Steve Barbone barbonestreet at earthlink.net
Tue Jan 23 07:10:51 PST 2007

Here is another "showcase" event at which no OKOM was present. This one in
front of "Arts Presenters" in NYC. Is it any wonder OKOM is invisible to the
general public? Or is it that OKOM, as we play it, has become irrelevant?

Or are we just masochists?

Steve (sitting on my butt for 73 years waiting to be discovered) Barbone

NY TIMES - By BEN RATLIFF - January 23, 2007

Jazz ‹ or what people can get away with calling jazz ‹ is crucial to the
world of American midsize theaters and subscription performing-arts
audiences. So jazz becomes extra dynamic for a week in New York around the
time of the annual conference of the Association of Performing Arts
Presenters. Besides the panels and performances at the New York Hilton, the
conference¹s home base, clubs around town set up dozens of showcases last
week. The biggest was Winter Jazzfest, which took over the Knitting Factory
on Saturday night. 

A 7-hour, 19-band evening stretching to 2 a.m., this was actually Part 2 of
Winter Jazzfest. The previous weekend, the club had a similar evening of
bands for the benefit of those attending the International Association of
Jazz Educators conference. But the bill was better the second week, for
obvious reasons. The jazz educators¹ conference mostly draws students and
educators. The arts presenters¹ draws more people who hand out gigs and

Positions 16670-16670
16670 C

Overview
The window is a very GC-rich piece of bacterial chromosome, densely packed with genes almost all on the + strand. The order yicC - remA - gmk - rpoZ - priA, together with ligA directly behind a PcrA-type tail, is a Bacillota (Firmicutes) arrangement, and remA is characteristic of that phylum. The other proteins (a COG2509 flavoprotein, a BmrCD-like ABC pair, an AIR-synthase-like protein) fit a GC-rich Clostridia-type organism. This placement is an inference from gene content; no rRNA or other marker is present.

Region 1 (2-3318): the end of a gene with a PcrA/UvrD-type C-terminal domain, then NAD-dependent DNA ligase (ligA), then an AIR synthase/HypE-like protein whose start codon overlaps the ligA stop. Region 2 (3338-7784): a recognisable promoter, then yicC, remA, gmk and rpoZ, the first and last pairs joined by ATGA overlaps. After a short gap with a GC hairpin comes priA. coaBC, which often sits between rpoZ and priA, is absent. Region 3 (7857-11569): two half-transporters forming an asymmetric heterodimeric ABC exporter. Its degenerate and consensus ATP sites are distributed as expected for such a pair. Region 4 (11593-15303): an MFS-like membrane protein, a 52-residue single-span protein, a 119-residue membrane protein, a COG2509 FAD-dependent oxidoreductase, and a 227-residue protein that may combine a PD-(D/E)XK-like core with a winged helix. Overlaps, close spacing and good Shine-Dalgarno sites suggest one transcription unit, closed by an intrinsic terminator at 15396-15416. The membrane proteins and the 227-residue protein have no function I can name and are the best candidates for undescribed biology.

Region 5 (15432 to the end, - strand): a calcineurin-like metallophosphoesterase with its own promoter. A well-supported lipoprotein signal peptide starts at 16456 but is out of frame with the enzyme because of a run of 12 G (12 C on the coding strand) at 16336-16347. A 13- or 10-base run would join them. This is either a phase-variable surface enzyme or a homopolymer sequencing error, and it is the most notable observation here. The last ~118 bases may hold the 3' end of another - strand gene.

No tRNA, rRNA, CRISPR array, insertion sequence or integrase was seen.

Saturday¹s bill showed just how shifting jazz has become, stretching into
funk and soul and old-time country music, big-band blare and quiet duets,
free improvisation and precise harmonic science. The strongest sets were by
bands who went the furthest afield of a recognizable jazz tradition ‹ no
doubt because eclecticism is so crucial to the nonprofit performing arts
circuit. . . . SNIP TO (eliminating individual performance reviews)

What about jazz as we used to know it: jazz harmony, swing, melodies? The
trumpeter Steven Bernstein offered post modernized big-band swing with his
Millennial Territory Orchestra; the pianist Robert Glasper played
flexibility games with his trio, slipping in and out of rhythm and harmony;
and Misja Fitzgerald-Michel, a fast-fingered French guitarist, took his own
trio through a super-slow version of John Coltrane¹s ³Central Park West.² It
still exists. 

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